Originally Published: February 18, 2018 6 a.m.
Travel back with me to the late ’30s. That will be a stretch for you young whipper-snappers, but I’m confident you can do it.
I was a youngster then (b. 1931) and was very close to one of my grandmothers who grew up in the backwoods of eastern Kansas. Near Osawatomie, for you mid-westerners.
She was a lovely, kind, good-natured, caring human being.
Cheerful too, which is why, as a lad, I didn’t understand her great love for country music. Now, before you fly to her defense, hear me out.
During the late ’30s many was the Saturday nights when Ga and I would board the streetcar and head to the east side of town to hear Kansas City’s version of the Grand Ole Opry. She dearly loved those evenings. While I delighted in hand-clapping, foot-stomping selections such as “You Are My Sunshine,” I detested the slow songs.
They were so depressing!
Every time the music started sluggishly and the musicians got those mournful looks on their faces, I knew the song was going to be sad. Someone had done somebody wrong and everyone was in the dumps. Including me, of course.
But not Ga. She kept a beatific smile on her face and usually hummed along. Afterward, on the way home, she would exclaim about how wonderful the show was and how good she felt being there. I remained perplexed.
For years, this part of my grandmother made no sense to me, nor, I confess, did the plaintive laments. For me, their message was clear: “You (listeners) will feel better knowing that I (the singer) am suffering too.” Suffering, according to country singers and songwriters, was honored and affirmed.
Years later, however, while reading about Siddhartha, who became the Buddha, I found myself reexamining my perspective. One of his truths grabbed me: “Life is suffering.”
I recall arguing with myself. “This can’t be. It doesn’t fit!” Yet, the more I read and reflected, the clearer it became that our inner spirit is really shaped by sorrow. I began to appreciate the biblical injunctions, “Blessed are those who mourn for they shall be comforted.”
But sorrowing and mourning seemed incomplete to me. I observed that people who stopped at this point went further into themselves. They became sadder and more depressed.
There had to be more. Upon further reading I discovered that the Buddha went on to explain that people can save themselves only by relinquishing their illusions and become aware of the realities of sickness, old age and death. This awareness makes it imperative that self-centeredness be replaced with forging a solid relationship with the world.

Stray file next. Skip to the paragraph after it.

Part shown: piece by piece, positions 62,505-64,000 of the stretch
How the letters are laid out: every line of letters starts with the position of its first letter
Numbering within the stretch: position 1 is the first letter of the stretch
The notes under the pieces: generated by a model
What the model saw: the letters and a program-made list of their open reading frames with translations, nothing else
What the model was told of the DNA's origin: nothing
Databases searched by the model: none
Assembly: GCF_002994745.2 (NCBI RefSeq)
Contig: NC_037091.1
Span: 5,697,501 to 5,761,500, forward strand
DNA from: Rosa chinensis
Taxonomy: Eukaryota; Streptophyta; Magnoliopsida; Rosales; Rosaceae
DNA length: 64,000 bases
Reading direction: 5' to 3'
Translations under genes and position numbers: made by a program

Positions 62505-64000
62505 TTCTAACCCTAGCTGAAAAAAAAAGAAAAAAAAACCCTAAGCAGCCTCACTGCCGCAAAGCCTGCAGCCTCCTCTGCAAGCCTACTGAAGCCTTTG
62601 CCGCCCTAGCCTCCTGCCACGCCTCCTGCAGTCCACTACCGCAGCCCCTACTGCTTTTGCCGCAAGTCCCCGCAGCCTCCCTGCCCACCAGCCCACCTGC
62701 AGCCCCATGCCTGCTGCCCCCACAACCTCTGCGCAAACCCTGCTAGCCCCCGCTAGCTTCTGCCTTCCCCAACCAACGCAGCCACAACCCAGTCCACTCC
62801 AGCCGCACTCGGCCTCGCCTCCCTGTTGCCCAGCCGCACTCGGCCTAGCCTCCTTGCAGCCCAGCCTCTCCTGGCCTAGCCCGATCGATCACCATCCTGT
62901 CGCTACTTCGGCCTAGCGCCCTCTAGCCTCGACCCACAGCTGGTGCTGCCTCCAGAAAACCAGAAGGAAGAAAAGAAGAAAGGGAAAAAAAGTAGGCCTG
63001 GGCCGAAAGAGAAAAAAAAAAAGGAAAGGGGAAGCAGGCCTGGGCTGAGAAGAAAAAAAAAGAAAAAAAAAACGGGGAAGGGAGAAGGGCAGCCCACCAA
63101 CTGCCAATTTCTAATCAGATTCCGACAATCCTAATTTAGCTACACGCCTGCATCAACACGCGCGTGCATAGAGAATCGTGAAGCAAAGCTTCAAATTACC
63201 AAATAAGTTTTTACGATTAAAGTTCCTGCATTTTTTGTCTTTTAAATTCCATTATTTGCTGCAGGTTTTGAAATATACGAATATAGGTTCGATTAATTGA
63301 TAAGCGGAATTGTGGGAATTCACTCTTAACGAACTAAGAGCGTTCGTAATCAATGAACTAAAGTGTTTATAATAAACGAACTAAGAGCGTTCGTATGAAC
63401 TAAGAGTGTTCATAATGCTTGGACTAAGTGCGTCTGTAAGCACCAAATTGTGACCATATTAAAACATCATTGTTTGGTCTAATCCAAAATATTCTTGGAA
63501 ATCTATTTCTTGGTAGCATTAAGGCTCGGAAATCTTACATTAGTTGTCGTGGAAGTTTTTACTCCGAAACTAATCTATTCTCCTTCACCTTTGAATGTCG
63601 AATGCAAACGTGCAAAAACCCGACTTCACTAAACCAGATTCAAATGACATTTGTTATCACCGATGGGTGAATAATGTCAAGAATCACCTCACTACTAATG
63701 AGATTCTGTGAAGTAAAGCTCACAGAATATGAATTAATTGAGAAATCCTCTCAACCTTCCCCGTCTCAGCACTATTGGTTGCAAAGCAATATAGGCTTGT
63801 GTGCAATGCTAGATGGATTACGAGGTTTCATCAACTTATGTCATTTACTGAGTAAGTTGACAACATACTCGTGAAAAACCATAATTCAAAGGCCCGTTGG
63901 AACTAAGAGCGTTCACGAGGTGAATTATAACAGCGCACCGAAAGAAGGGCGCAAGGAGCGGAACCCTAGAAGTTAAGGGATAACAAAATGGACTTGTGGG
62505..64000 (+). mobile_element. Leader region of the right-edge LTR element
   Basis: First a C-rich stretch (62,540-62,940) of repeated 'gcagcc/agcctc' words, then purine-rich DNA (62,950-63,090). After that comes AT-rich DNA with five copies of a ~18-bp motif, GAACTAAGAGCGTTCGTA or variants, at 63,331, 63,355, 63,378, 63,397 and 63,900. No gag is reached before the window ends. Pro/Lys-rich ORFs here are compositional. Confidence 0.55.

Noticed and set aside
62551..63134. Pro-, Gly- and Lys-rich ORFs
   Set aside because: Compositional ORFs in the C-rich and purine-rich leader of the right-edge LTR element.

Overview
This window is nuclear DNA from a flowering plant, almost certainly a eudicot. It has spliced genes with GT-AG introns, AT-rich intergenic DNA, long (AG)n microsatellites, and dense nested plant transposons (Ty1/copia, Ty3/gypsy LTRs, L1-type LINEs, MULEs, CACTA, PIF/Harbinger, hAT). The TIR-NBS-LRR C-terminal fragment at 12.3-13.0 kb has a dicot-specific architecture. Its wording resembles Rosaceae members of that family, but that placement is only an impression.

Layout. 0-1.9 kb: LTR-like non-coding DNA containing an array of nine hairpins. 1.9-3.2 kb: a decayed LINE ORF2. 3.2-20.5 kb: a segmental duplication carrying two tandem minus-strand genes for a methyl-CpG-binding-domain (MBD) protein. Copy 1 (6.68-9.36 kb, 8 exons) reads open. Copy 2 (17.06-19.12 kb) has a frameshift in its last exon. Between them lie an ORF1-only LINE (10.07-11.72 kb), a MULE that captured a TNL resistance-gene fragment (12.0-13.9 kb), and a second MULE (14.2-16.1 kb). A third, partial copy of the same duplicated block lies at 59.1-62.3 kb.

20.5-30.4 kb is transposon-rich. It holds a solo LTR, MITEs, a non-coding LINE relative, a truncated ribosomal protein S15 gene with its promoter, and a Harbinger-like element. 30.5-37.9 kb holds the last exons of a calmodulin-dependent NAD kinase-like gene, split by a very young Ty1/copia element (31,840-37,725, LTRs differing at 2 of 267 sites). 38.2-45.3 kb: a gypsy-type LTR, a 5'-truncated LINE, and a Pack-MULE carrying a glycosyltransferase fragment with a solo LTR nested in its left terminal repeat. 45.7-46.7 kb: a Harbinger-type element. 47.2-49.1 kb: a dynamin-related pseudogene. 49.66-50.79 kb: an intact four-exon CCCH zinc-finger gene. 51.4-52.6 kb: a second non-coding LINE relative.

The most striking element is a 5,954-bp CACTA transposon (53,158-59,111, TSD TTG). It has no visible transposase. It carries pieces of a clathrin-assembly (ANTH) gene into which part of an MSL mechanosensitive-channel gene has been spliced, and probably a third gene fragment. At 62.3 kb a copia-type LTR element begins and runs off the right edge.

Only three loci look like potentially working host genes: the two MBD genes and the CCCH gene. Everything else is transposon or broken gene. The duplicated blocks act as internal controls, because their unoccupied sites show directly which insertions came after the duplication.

I also understood that a primary goal of all great religions is to help their followers overcome the limitations of self-love. Narcissism (self-love) interferes with the religious admonition to love others.
Being trapped in excessive self-concern and self-love prevents us from turning our sights out into the larger world. It is OK to be sad or depressed or even sink to the level of despair, but one shouldn’t dig a grave and settle there. The journey down must be followed by the journey up – out of the self and into the world. The adventure outward begins with the recognition that we are not self-contained individuals. We exist in relationship with others. We are interdependent, not self-serving, sad little creatures, reduced to singing sad songs about ourselves.
Consequently, the “poor, sad
little me” lyrics sung by country men and women give, at best, only temporary respite. They are a fix. There is more to life than the performers tell us.
In her own way, I believe Ga knew this. She could identify with the laments, but her eyes and spirit were tuned to the world – to loving her family, caring for her neighbors, and doing acts of kindness through her church activities for those in need.
She could look inward at sadness, but face outward to contribute to the alleviation of suffering. She enjoyed her life and was grateful for it, which is why she could care for others.
Ga heard the words of those songs, but paid attention the melodies and rhythms of life.
So should we all.